While the United States has no choice but to deal with Karzai, the Afghan leader’s power is falling and the coalition’s military strategy is at an impasse.
Europe’s massive rescue package has bought time for its most troubled economies, but, unless these countries move forward with necessary—and deeply unpopular—reforms, the newly available money will do little to save them.
Armenia suspended the process of normalization with Turkey in April, dealing a blow to an agreement designed to open the closed Armenia–Turkey border after almost a century of hostility between the nations.
Most Europeans rank Yemen low on their list of priorities. Yet the country threatens their interests more than they recognize, and they can do more about it than they might think.
The Turkish government’s 2009 initiative toward its Kurdish minority was both a major development in the long saga of Turkey’s relations with its Kurds and a testament to the distance the Turkish government has traveled in its policy toward Iraq.
Conditioning Japanese nuclear cooperation with India on India's nuclear testing restraint would be a reasonable compromise among Japanese interests and among those of its foreign nuclear partners and India, and a significant gain over the status quo.
United Russia is preparing for the October regional elections, its first serious test run prior to the State Duma elections in 2011, and the result of these preparations may see the party changed for the better.
Negotiations between Armenia and Azerbaijan on the Nagorno-Karabakh conflict are deadlocked, with serious consequences not only for the nations involved in the conflict, but also for the Armenia-Turkey reconciliation process.
Islamist parties have learned to communicate better through their engagement with the political process, but so far their participation in electoral and parliamentary activities has resulted in few concrete benefits.
President Obama has placed a greater emphasis on the need for a regional approach to Afghanistan. Leading experts analyze what a regional strategy would mean in practice through the eyes of key states, including Russia, Iran, Pakistan, and India, and what it could mean for U.S. policy.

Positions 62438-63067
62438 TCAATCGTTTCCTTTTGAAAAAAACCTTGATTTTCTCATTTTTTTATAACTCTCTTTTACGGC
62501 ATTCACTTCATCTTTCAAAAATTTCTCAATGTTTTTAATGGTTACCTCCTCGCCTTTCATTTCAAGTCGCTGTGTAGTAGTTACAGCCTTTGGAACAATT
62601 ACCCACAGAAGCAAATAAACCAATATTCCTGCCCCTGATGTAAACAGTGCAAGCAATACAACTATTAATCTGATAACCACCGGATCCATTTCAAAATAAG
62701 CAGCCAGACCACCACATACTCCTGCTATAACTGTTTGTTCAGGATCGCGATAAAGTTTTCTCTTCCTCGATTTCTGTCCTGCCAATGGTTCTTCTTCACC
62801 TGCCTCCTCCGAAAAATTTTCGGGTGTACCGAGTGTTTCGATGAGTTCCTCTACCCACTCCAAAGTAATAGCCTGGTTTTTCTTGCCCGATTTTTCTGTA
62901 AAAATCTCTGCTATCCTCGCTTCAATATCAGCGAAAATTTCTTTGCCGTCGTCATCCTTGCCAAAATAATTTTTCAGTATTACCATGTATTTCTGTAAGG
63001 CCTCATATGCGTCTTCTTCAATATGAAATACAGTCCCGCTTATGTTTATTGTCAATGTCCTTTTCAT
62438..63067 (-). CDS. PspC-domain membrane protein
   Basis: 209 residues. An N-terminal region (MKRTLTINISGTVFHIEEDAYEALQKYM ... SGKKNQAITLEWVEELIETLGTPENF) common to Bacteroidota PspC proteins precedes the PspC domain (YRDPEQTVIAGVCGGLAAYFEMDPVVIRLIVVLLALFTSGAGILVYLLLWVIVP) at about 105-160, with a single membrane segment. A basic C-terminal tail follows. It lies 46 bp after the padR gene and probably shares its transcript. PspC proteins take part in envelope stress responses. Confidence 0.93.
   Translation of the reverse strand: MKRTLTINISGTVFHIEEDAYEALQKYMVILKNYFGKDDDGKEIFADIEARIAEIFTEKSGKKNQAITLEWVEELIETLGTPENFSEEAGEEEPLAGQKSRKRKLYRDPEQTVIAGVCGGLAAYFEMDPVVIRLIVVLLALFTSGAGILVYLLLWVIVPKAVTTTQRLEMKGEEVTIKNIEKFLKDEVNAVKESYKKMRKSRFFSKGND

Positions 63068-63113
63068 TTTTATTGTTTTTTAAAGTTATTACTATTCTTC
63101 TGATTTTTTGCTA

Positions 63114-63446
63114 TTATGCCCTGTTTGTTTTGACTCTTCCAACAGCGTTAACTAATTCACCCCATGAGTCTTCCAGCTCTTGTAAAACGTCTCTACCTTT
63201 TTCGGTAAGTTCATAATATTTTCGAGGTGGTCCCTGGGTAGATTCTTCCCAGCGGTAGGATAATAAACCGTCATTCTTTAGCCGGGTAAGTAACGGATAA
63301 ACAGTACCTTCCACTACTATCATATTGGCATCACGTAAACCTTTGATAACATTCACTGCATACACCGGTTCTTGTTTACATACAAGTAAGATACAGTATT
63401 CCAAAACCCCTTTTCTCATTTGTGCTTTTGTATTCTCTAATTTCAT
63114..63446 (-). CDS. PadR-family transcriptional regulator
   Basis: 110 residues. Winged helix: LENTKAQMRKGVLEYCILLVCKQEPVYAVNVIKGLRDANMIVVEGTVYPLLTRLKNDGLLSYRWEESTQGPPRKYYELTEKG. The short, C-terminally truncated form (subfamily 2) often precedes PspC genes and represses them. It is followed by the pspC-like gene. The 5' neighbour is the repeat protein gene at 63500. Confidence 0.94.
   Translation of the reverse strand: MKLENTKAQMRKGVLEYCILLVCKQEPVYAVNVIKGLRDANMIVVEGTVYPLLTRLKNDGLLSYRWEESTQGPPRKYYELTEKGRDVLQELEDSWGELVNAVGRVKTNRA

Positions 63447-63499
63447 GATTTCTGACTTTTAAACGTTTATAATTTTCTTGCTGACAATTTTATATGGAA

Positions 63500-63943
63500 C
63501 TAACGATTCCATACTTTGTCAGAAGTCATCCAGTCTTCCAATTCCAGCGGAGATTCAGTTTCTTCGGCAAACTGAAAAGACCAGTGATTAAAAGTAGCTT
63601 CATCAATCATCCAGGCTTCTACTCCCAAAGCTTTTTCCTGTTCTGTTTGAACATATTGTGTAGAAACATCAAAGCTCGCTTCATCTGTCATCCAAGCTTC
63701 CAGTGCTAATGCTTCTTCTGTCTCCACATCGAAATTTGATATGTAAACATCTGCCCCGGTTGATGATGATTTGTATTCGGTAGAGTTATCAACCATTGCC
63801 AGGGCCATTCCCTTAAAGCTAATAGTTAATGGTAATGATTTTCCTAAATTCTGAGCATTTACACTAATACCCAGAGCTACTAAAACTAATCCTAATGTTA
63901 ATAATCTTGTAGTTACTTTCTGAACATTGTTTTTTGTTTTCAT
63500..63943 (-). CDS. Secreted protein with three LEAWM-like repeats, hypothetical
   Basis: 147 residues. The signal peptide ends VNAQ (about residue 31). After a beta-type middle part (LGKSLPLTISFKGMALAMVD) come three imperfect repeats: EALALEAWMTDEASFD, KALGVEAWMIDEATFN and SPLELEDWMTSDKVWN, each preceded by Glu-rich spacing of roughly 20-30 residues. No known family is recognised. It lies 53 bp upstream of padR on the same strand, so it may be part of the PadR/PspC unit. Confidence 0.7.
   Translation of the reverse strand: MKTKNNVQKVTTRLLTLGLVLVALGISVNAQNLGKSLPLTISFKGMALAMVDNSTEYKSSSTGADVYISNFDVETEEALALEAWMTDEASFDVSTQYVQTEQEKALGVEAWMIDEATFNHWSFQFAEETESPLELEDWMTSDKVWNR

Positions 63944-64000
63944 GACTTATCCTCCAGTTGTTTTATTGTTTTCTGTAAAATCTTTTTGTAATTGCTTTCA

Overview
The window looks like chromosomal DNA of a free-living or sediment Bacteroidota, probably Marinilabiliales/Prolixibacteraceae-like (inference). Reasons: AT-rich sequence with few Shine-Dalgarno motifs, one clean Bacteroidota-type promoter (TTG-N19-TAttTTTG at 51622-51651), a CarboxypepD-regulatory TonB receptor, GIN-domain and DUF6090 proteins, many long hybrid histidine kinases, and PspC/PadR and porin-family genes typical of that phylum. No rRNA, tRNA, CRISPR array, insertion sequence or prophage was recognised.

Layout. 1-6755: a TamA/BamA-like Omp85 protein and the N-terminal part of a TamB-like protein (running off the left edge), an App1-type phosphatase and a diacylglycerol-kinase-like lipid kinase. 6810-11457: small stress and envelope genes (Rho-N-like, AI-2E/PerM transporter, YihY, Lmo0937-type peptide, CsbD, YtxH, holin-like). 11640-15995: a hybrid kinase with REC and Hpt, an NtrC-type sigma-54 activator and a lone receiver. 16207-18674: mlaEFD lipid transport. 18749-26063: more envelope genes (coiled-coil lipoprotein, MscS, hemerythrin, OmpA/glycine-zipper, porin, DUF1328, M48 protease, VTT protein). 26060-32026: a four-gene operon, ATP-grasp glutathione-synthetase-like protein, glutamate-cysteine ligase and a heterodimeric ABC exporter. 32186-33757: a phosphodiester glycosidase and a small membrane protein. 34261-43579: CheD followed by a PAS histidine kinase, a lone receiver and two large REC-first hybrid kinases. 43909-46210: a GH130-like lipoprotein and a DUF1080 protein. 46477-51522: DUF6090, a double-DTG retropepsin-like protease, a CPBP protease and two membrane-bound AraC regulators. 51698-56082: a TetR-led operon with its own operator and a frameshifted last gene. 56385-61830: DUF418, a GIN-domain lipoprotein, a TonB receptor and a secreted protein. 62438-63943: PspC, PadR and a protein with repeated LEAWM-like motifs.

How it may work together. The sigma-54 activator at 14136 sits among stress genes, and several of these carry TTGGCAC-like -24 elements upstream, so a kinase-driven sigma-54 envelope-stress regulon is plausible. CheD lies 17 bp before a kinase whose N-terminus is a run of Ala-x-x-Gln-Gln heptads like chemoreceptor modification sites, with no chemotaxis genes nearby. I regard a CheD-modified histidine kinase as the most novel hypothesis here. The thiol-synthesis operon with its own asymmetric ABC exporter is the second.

Whether or not Spain can overcome the challenges it now faces—which stem from the same source as those in Greece—depends on how quickly and forcefully the government responds.
Following U.S. pressure and a message of support from the Arab League, indirect talks between Israeli and Palestinian leaders are set to begin this week. In spite of U.S. efforts, however, the talks are unlikely to lead to a breakthrough.
The Yemeni government is mired in an unwinnable and sporadic civil conflict in the northern governorate of Saada that has weakened the central government, accelerated the economic crisis, and threatens global stability by emboldening al-Qaeda.
The Santiago Principles and the commitment of their sponsors—some of the biggest sovereign wealth funds—are an important test for the viability of new forms of global governance.
The widely-held belief among both Chinese and Western observers that China is growing increasingly assertive has the potential to create significant challenges for Sino-U.S. relations.
The 2010 NPT Review Conference is not a make-or-break moment for the nonproliferation regime. Countries should realize that they each have an opportunity to create positive momentum for further strengthening the regime after the Review Conference.
The post-election phase in Iraq appears even more difficult than anticipated, postponing improvements in Iraq’s long-term security and economic development.
The upcoming Nuclear Non-Proliferation Treaty Review Conference is a chance for all states—not only the United States—to stabilize and strengthen the nonproliferation regime.
The emergency aid for Greece buys the Euro area some valuable time, but Europe will need to enact a credible plan that addresses the situations in both Greece and other vulnerable countries if the Euro area is to survive in the long-term.
Insisting on the establishment a Nuclear-Weapons-Free Zone in the Middle East is unrealistic and creates counterproductive expectations. A Nuclear-Test-Free Zone, however, would be a step in the right direction.